However, with my eyes fixed firmly on the one who goes before me, I mimic his movements around hairpin turns, over narrow plank bridges, onto the stepping stones that lead across the shallow stream. He ducks, and I instinctively lower my own head to avoid the unseen branch. He lifts his left hand to block wispy branches that reach out to claw his face, and though I have no visual evidence they are there, I follow suit and feel them slap harmlessly against my forearm. Each warning of “watch out for that rock” or “jump over that pothole” builds trust between us. In this world of shadows, where everything is colored in varied tones of gloom, I realized that running after Kevin, whose familiarity with the trail went far beyond my own, provides an excellent picture of the life of a Christian.

When I follow Christ, I don’t know where we are going. I don’t know what is around the next bend or on the other side of the trial I’m in the midst of. But I know that I’m following someone who does. I know that the more closely I can stick to Him the more timely His help will come, and the more able to stay on the path I will be. There will still be times when I grow weary; when each heartbeat feels like it will burst my head clean apart; when my legs feel like molten lead- dense, unsteady, and fiery hot… But in those times, I can look up and see my Savior- His pierced feet rhythmically thudding along, His loving voice sending me encouragement and warnings- and I can know that my path is known, and at the end of it sits the Rock.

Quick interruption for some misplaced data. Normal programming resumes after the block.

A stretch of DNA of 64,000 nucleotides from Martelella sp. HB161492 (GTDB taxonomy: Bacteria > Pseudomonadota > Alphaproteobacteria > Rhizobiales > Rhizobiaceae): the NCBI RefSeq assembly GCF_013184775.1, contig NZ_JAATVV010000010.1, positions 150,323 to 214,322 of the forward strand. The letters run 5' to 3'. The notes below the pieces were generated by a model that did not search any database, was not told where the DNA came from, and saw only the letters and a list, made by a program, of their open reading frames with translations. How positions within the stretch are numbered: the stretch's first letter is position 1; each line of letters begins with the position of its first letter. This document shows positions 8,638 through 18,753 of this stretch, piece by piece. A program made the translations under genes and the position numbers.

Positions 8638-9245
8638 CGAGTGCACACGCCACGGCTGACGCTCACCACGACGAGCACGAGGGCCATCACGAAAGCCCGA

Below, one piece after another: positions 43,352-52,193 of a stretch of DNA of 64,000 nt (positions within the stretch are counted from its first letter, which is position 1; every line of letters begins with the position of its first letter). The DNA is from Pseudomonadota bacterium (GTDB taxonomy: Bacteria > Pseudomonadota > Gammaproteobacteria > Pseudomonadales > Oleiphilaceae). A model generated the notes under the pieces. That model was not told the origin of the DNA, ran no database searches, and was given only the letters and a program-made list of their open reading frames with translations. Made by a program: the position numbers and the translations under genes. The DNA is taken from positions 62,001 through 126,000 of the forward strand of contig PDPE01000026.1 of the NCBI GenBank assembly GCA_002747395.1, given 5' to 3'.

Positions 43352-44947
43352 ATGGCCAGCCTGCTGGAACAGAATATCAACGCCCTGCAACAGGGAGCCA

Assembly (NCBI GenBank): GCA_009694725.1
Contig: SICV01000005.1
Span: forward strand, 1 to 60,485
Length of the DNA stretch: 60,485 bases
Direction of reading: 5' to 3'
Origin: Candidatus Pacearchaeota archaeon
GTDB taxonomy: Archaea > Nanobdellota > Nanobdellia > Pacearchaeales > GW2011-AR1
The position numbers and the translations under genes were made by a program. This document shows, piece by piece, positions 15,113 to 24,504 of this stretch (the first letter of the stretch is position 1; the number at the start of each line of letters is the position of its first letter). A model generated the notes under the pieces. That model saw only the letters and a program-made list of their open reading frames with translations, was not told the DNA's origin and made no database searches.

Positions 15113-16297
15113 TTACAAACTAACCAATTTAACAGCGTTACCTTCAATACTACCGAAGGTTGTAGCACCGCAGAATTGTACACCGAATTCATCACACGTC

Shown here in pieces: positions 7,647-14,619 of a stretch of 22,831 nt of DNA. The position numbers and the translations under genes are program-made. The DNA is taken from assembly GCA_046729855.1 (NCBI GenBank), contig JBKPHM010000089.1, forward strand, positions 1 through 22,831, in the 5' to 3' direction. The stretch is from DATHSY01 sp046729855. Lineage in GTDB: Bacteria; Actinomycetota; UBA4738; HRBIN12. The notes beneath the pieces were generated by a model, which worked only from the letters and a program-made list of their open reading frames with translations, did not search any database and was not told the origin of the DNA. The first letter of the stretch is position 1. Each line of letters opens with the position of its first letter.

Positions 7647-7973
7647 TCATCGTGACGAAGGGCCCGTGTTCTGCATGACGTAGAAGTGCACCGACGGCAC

1 Samuel 2:2

“There is none holy like the Lord:
for there is none besides you;
there is no rock like our God.”

Obedience

How would you react if God told you He intended to take your wife, and that you are not to grieve for her? Would you be angry? Would you be skeptical? Would you be wary, distrustful, or blatantly disobedient?

When I am faced with discomfort, sadness, or pain, I tend to react in one of those ways. I grow angry at God for His refusal to bless me. I begin to distrust Him and cling all the tighter the the illusion of control I have over my situation. And, sadly, I often choose to disobey the clear teaching of the Word with unflinching resolve. Clearly I wouldn’t make it as a prophet.